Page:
If, like most foodies, you read a lot about celebrity chef Ferran Adrià but never had a chance to dine at elBulli restaurant in Spain, the Museum of Science is about to offer you a valuable substitute course. A new temporary exhibit, “Innovation in the Art of Food: Chef Ferran Adrià,” opens Feb. 15.
Why a science museum? Because for the last quarter century, Adrià managed to transform the concept of high-end dining by blending the culinary arts with chemistry. Culinary foam rode a wave onto American menus in the early 2000s. Adrià pioneered that technique, taking intensely flavored, stabilized liquids and aerating them into cloud-like accents. That was just one innovation that allowed him to deconstruct and reinvent dishes using different ingredients, tastes, textures, and sci-fi equipment. It came to be known as molecular gastronomy, a term the museum does not use, and that Adria has been quoted as saying he dislikes. Today it is known as modernist cuisine or deconstructionist cuisine.
Adrià’s guiding principle was “stop imitating and start creating,” and in the exhibit that spirit is in full throttle. Every display case, video, sketch, and journal celebrates the Spanish chef’s creativity. There’s even an original orchestral composition inspired by his food. “I’m a cook and what I do is talk to different disciplines,” Adrià writes in an e-mail. “In this case, thanks to science, we know much more about how things work in the kitchen, both chemically and physically.”
Audio and video at the entrance transport visitors to Spain’s Costa Brava, where elBulli operated until Adrià shuttered it in 2011. Next, just past a bronze bulldog (el bulli), two tables await. They are each set virtually with a video image of a 37-course meal projected directly onto the surface. Meals at elBulli often ran four hours, but this one is a mere 80 minutes. Overhead, a waiter announces the dishes, and unseen diners savor the meal, only their hands visible. While hearing the words “Noisette (hazelnut) butter soup with rabbit brains” and watching the food disappear, couldn’t duplicate the experience of actually tasting that dish at elBulli, it’s rewarding in its own way.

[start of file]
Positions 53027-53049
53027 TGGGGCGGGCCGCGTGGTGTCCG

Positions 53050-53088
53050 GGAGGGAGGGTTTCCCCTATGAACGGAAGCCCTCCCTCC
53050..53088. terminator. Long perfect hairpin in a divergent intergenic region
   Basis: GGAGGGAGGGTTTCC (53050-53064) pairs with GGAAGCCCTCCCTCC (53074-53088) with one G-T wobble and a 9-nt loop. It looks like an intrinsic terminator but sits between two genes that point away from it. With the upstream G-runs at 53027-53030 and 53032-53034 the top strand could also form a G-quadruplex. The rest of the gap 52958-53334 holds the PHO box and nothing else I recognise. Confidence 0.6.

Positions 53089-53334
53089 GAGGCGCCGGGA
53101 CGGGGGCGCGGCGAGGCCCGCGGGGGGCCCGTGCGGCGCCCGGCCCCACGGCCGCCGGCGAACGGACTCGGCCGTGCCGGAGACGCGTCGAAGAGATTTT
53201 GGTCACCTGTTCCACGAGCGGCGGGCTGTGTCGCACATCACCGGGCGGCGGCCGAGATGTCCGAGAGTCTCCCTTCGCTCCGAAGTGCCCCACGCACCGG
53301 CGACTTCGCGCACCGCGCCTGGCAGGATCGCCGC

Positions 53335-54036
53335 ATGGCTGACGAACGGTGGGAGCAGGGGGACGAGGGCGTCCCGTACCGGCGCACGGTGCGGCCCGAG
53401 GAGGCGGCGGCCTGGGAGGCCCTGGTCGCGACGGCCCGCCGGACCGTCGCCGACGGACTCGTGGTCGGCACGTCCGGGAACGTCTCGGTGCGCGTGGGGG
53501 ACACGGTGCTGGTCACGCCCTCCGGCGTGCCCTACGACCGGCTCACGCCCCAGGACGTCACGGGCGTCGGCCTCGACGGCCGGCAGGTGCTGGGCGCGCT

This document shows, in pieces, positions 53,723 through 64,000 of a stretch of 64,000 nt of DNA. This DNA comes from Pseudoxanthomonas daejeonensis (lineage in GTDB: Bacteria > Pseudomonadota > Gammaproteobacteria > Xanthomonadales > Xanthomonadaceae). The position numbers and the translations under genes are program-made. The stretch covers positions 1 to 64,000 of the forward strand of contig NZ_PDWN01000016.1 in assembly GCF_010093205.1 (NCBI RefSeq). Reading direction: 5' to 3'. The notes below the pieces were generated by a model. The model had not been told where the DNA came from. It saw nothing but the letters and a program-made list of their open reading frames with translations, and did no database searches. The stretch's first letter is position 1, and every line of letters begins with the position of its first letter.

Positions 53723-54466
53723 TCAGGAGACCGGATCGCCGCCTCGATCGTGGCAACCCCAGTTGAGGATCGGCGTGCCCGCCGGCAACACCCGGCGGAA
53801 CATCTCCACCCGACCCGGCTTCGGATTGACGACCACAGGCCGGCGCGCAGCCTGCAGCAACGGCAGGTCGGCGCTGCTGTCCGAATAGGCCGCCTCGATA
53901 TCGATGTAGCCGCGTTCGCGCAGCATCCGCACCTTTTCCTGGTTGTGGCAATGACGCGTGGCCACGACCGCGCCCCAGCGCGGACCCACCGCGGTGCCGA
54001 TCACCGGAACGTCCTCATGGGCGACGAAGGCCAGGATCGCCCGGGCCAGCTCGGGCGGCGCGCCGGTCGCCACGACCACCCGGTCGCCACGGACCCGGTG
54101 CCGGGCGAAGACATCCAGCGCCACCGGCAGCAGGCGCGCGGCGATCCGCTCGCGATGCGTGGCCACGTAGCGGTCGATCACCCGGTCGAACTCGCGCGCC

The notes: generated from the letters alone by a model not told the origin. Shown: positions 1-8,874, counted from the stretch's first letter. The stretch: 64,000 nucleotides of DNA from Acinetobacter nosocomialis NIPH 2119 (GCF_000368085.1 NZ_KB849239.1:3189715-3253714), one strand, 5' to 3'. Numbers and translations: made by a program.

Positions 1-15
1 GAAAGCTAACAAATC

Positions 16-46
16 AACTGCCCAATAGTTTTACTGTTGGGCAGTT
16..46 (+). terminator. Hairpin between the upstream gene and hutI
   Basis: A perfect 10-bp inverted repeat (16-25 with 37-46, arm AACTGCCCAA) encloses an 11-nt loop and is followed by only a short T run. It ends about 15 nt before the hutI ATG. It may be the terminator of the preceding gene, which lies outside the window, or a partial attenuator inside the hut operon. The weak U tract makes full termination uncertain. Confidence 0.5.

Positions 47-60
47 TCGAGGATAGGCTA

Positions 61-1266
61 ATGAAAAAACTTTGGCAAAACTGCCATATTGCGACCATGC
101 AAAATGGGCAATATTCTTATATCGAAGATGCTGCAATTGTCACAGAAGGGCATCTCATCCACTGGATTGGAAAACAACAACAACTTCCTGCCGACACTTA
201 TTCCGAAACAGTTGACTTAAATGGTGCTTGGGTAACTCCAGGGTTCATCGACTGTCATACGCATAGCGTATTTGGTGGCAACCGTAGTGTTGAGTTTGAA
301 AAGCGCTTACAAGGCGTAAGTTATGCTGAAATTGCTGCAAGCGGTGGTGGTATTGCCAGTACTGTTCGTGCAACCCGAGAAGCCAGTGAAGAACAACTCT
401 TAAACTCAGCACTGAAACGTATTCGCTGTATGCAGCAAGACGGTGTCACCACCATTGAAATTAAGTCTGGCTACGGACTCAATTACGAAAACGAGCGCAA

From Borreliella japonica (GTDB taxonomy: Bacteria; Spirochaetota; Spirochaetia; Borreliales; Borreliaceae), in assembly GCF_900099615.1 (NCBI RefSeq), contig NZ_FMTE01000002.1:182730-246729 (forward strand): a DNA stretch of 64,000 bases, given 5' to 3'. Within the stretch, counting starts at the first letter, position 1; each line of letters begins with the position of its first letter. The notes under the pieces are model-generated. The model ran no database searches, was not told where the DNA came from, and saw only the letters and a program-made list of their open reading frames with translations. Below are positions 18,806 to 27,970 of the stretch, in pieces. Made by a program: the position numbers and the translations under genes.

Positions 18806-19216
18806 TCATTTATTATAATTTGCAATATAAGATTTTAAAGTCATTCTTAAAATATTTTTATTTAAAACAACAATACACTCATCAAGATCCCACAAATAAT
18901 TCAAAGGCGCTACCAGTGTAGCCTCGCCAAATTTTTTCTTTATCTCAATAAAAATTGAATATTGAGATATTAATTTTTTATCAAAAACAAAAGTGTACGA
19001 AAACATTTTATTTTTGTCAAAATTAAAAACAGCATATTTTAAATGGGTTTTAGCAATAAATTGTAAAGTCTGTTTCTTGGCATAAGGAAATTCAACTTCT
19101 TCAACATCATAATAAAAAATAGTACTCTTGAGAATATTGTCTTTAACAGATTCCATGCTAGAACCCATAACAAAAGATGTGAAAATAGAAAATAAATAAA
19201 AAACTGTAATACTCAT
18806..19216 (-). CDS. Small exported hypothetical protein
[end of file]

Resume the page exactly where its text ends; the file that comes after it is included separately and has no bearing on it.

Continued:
Nearby, the chef speaks via a large video screen. An enormous light box featuring nearly 2,000 photos documents each dish elBulli created in 25 years. Also on display are some plastic food models and sketches he made.
Housed in glass cases are restaurant artifacts like cutting-edge dishware, a liquid nitrogen vessel, siphons, a Pacojet, and a dehydrator. One of the most informative displays is the Evolutionary Map, a backward-looking timeline that begins in 2011 when elBulli restaurant transitioned to the elBulli Foundation, a global gastronomic think-tank and laboratory. The timeline is complemented with video clips, a description of the organization, and its philosophy, products, and technology that influenced that year. The exhibit coincides with next month’s release of Adrià’s seven-volume catalog of recipes, “elBulli 2005-2011.” The cost will be $625.
Some Americans will get to know Adrià as more than just the father of foam. At the very least, after viewing the exhibit, they’ll know he became enough of a pop-culture reference to make it on to “The Simpsons.”